LONDON (Reuters) – British Prime Minister Theresa May will address her Conservative Party lawmakers at a private meeting in parliament on Wednesday, her spokesman said, as she seeks to calm growing tensions over her Brexit strategy.
Britain’s Prime Minister Theresa May is seen after the ASEM leaders group photo opportunity during a summit in Brussels, Belgium October 19, 2018. REUTERS/Toby Melville
May will appear before the party’s so-called “1922 Committee” of backbenchers in parliament, where she can expect a rowdy crowd and difficult questions. How she goes down with restive lawmakers, some of whom would like to topple her, will be closely watched.
She herself asked the committee’s chairman if she could address the meeting, her spokesman said.
Earlier, the Sun newspaper’s political editor Tom Newton Dunn had posted on Twitter: “Interestingly, May was not summoned to attend tomorrow – but has herself asked to go. This must mean the Chief Whip (party organiser) is confident of pulling off a choreographed show of loyalty.”
With just over five months until Britain is scheduled to leave the EU, Brexit talks have stalled over a disagreement on the so-called Northern Irish “backstop”, an insurance policy to ensure there will be no return to a hard border on the island of Ireland if a future trading relationship is not agreed in time.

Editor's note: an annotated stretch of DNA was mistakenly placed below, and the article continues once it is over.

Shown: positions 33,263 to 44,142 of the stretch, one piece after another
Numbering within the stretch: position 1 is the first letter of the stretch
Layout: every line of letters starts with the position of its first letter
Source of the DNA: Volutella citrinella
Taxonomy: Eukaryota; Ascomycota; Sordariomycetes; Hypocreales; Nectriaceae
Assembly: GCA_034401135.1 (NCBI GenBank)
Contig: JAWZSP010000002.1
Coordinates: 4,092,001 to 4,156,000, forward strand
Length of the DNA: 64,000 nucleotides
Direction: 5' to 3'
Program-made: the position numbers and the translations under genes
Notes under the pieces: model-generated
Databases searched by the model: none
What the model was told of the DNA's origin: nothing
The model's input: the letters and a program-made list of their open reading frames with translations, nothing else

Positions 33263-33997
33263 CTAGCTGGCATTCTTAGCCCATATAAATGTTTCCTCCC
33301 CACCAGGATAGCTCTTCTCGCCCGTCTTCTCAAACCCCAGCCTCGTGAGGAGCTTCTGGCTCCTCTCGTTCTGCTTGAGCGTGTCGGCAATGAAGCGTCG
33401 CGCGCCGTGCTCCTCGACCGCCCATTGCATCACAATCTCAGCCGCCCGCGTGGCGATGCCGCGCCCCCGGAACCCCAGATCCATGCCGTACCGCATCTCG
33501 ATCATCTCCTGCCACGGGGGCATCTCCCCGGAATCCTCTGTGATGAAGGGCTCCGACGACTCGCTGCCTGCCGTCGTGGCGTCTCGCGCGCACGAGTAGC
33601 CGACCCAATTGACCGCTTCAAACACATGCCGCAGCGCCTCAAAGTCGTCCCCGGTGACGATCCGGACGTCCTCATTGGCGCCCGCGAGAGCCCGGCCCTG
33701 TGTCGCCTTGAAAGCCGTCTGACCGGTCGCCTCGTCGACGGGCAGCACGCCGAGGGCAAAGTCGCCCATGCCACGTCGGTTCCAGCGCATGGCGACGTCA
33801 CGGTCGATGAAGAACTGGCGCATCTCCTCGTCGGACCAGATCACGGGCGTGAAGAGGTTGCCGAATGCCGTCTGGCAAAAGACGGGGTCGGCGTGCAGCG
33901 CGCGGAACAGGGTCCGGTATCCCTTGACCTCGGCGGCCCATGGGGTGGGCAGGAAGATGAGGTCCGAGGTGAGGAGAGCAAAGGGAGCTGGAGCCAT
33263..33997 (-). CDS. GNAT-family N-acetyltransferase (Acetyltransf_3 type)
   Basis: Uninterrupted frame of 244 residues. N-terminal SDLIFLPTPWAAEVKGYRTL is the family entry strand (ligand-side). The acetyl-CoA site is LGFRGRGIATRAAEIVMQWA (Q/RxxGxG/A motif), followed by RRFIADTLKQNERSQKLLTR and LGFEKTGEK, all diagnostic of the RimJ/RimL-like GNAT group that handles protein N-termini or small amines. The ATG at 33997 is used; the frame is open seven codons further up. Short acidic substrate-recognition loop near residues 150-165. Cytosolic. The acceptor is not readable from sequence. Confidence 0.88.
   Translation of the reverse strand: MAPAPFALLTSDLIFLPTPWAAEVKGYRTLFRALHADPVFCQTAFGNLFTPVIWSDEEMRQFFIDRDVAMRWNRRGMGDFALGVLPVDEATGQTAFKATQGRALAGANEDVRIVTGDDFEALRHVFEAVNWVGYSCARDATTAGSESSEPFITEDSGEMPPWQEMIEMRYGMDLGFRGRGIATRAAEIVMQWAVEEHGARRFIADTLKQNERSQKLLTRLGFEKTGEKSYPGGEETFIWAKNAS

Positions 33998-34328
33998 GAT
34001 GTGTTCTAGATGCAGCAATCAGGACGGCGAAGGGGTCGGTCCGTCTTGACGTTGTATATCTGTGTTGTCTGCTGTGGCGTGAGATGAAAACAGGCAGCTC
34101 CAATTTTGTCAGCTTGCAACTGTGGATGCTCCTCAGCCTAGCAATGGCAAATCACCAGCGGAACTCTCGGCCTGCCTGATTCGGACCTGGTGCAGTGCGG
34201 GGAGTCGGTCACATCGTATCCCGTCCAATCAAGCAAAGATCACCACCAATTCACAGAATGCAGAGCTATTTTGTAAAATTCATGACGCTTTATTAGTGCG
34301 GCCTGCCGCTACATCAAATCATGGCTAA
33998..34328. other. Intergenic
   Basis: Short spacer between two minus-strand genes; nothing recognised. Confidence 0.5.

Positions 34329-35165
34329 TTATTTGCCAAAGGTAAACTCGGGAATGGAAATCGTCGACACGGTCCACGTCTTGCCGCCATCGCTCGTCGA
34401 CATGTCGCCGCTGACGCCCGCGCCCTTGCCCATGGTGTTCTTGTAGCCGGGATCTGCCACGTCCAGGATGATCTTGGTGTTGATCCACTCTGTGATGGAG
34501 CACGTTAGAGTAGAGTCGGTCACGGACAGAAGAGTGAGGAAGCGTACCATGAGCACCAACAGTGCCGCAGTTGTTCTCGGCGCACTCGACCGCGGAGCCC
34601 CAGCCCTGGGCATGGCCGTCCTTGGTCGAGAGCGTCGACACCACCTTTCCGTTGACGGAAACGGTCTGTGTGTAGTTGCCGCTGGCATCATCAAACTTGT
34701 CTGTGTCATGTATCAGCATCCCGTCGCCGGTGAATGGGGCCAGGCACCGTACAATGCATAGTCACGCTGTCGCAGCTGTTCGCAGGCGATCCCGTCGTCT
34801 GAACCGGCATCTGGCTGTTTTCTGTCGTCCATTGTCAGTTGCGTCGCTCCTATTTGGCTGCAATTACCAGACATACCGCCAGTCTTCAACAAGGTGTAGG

May again failed to clinch a deal at an EU summit last week and her decision to signal the possibility of extending a post-Brexit transition period, keeping Britain under EU governance with no say in it, to help end the deadlock has angered both hardline supporters of Brexit and pro-EU lawmakers.
Britain’s Sunday newspapers were full of anonymous attacks on her, the violent nature of which have since been condemned by even her harshest critics. One said May was entering “the killing zone”, while another said May should “bring her own noose” to the 1922 committee meeting.
A vote of no-confidence in May would be triggered if 48 Conservative lawmakers submit letters to the chairman of the 1922 committee to demand such a vote. The Sunday Times said 46 had now been sent, but Reuters could not verify that number.
Reporting by William James, Kylie MacLellan and Paul Sandle; editing by Stephen Addison